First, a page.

Representatives of Greek and Cypriot organizations abroad, who gathered here today for their annual conference, began their deliberations focusing on two main topics, the state of the economy and developments in UN-led efforts to find a political settlement to reunite Cyprus, divided since the 1974 Turkish invasion.

Delegates from all over the world also talked about their contribution to the struggle of the people of Cyprus and pledged to continue their support.

President of the Republic Nicos Anastasiades opened the two-day meeting.

The Director of the Division of Overseas and Repatriated Cypriots, at the Foreign Ministry Ambassador Marios Ieronymides referred to the responsibility of Cypriot Hellenism around the world to preserve the vision to liberate Cyprus and seek ways to drive Cyprus out of the economic recession.

He commended the efforts Cypriots abroad are making to help their homeland and congratulated them on their successes in their adopted countries.

Kaitie Clerides, Presidential Commissioner for Humanitarian Affairs and Affairs of Overseas Cypriots, noted that the presence of overseas Cypriots in Cyprus shows their love for their homeland and their continuous interest in pursuing the common struggle for justice in Cyprus.

“To achieve our goals we must act collectively and unite forces. We need your support also” she stressed.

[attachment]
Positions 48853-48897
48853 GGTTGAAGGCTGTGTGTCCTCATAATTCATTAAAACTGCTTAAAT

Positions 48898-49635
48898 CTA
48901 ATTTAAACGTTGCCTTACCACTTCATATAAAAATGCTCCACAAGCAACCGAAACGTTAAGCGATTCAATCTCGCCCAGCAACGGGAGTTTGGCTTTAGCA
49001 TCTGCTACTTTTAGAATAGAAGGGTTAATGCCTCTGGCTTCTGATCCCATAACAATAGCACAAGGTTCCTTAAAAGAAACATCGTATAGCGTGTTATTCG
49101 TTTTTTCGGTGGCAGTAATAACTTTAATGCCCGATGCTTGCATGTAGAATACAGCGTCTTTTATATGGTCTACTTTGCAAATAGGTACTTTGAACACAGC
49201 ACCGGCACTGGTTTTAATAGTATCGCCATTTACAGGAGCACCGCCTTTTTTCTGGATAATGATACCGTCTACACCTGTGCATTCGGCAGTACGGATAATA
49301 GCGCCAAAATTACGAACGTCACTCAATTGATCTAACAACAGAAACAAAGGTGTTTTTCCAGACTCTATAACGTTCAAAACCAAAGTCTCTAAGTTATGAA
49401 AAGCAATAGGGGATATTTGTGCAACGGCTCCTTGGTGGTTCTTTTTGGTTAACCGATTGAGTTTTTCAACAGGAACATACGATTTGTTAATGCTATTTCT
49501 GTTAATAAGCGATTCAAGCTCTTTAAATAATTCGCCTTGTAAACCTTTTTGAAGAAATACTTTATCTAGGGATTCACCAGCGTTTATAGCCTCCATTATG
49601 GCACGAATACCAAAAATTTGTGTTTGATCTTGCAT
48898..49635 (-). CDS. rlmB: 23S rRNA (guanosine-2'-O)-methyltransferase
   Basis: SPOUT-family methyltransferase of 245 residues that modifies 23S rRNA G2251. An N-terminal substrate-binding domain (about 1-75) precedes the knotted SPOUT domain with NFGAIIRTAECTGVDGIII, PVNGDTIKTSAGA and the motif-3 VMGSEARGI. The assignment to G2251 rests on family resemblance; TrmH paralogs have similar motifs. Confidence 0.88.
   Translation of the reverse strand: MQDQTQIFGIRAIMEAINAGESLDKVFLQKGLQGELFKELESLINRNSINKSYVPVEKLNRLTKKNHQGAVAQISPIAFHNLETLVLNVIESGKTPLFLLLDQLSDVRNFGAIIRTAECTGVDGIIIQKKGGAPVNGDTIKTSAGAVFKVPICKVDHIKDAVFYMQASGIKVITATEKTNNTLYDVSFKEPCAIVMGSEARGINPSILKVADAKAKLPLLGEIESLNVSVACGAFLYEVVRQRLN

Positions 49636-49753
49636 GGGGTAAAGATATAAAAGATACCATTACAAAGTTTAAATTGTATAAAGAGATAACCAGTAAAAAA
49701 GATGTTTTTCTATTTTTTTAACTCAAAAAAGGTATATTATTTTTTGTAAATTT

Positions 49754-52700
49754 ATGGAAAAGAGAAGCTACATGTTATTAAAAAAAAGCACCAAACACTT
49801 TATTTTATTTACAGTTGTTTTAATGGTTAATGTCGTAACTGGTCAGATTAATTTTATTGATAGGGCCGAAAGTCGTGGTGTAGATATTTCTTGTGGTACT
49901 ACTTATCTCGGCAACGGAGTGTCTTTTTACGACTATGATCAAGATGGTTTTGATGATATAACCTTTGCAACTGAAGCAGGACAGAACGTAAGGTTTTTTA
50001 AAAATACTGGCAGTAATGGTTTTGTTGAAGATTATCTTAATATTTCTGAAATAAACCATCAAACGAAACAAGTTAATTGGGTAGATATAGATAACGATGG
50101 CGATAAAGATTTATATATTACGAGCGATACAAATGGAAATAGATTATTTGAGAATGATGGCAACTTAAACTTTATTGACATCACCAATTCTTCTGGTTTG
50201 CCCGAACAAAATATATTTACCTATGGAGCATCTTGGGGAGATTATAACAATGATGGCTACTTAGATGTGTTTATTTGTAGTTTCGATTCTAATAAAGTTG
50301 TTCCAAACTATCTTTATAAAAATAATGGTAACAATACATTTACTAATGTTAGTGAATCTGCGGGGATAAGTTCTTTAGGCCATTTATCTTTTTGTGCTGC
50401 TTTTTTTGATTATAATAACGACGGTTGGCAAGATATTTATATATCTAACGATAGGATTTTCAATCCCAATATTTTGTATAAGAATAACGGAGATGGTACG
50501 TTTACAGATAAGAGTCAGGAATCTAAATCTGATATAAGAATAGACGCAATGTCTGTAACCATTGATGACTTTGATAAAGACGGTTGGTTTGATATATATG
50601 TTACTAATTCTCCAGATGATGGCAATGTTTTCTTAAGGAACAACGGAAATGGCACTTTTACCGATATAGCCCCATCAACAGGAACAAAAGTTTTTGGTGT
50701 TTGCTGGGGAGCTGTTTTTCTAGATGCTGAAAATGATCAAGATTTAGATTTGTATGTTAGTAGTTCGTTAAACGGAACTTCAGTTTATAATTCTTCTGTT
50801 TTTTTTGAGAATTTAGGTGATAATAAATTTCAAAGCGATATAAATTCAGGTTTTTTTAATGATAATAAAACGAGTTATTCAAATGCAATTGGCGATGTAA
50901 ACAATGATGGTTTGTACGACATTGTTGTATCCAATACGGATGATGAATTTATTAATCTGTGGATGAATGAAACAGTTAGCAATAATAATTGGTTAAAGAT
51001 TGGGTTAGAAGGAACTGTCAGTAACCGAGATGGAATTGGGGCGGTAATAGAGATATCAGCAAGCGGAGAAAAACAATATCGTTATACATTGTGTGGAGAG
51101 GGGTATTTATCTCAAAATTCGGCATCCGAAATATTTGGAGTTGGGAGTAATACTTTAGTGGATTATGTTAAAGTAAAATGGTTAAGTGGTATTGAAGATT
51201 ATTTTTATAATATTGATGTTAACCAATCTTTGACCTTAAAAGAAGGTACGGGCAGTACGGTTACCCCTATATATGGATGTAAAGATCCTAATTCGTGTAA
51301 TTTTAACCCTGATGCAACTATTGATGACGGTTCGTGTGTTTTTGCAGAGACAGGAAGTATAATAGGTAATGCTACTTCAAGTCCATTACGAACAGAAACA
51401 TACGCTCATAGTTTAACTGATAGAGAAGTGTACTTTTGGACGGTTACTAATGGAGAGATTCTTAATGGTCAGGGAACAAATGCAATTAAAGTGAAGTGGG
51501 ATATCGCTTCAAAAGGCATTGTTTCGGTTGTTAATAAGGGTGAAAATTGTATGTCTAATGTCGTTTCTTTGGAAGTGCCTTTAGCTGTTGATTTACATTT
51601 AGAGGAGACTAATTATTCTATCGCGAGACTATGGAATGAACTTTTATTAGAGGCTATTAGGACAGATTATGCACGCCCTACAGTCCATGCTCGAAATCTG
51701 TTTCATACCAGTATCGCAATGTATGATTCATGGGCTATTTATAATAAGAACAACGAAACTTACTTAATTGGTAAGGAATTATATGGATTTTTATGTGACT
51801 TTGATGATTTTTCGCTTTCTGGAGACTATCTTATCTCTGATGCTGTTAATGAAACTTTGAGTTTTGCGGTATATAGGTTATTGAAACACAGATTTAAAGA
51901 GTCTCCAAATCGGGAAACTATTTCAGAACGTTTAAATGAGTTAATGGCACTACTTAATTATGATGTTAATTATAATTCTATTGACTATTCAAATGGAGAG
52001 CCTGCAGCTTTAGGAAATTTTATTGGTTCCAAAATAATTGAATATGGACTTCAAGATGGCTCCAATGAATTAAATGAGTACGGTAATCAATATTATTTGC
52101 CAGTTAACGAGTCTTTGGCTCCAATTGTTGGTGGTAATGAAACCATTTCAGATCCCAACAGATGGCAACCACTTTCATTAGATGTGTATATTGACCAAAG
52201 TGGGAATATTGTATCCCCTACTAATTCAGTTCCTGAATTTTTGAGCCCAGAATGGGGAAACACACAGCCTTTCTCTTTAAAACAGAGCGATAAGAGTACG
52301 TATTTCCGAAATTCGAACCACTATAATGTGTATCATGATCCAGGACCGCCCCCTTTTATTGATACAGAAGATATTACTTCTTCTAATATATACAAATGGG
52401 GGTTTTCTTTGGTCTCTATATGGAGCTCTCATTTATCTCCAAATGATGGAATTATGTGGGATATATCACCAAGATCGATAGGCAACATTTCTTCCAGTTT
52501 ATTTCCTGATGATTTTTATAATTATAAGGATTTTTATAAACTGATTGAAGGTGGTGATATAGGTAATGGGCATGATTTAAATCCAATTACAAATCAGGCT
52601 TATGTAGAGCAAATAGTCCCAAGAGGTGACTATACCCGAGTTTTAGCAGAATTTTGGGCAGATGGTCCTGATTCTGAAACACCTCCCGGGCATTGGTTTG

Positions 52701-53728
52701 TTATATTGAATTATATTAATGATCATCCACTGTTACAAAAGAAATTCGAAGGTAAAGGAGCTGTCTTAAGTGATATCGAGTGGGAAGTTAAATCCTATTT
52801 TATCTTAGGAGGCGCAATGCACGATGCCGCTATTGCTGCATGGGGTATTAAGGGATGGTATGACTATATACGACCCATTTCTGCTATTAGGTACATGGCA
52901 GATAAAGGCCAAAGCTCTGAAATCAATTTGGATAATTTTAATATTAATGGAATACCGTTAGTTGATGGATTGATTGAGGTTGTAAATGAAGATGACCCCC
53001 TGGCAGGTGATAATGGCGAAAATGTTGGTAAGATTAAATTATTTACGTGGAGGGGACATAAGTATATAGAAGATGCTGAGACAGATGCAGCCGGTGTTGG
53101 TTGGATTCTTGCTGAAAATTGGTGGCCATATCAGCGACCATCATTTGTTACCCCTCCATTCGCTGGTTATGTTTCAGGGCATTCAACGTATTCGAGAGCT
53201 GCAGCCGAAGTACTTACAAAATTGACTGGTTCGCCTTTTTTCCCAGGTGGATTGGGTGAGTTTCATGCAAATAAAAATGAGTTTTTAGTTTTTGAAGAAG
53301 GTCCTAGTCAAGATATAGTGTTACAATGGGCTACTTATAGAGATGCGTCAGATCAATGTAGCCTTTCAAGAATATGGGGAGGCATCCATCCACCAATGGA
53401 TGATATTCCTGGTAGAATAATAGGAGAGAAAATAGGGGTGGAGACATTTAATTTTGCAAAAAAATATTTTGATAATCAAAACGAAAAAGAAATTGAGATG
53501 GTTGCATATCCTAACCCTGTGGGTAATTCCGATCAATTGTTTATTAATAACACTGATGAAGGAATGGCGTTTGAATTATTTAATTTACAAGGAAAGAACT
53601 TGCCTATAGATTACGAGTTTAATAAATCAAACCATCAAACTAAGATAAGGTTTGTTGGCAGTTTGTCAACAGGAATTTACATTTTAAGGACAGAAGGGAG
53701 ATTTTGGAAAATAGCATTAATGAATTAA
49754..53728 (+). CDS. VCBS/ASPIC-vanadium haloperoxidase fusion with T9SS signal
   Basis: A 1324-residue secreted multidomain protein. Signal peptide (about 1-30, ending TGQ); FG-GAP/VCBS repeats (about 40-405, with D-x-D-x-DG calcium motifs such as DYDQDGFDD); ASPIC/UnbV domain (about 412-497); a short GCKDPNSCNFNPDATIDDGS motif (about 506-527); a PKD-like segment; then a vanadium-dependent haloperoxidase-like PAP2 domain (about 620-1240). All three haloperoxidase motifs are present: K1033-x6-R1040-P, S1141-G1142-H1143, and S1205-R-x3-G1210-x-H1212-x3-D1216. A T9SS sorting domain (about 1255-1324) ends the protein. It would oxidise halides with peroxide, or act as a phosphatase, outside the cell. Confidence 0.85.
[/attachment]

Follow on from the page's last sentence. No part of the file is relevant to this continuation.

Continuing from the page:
For the first time, the Turkish invasion and occupation of Cyprus does not feature at the top of the agenda of the meeting, because of the economic crisis, POMAK President Haris Sophoclides noted, adding that Cypriots from abroad have gathered here to exchange views with the Government and the political leadership on the best way to contribute to the recovery of the country’s battered economy.

Philip Christopher, President of the International Coordinating Committee “Justice for Cyprus” (PSEKA), said that although Cyprus is faced with an economic recession it should remain focused on the Cyprus issue.

He urged President Anastasiades to continue building bridges with Israel, the USA and the EU and “stick to the solution that we want”.

He also said that big companies are interested in investing in a European country.

“Cyprus’ struggle is our struggle. We take part in the struggle for economic recovery, we take part in the struggle to end the Turkish occupation, secure the withdrawal of the Turkish troops and settlers from the island and the return of refugees to their homes” said NEPOMAK President Christos Karaolis.

Cyprus, divided since 1974 when Turkish troops invaded and occupied its northern third, agreed with international lenders on 10 billon euro aid package under which it closed down the Popular Bank and imposed painful losses on deposits of more than 100,000 euros held at the euro zone state`s biggest lender, Bank of Cyprus. Both institutions were heavily exposed to the Greek debt.

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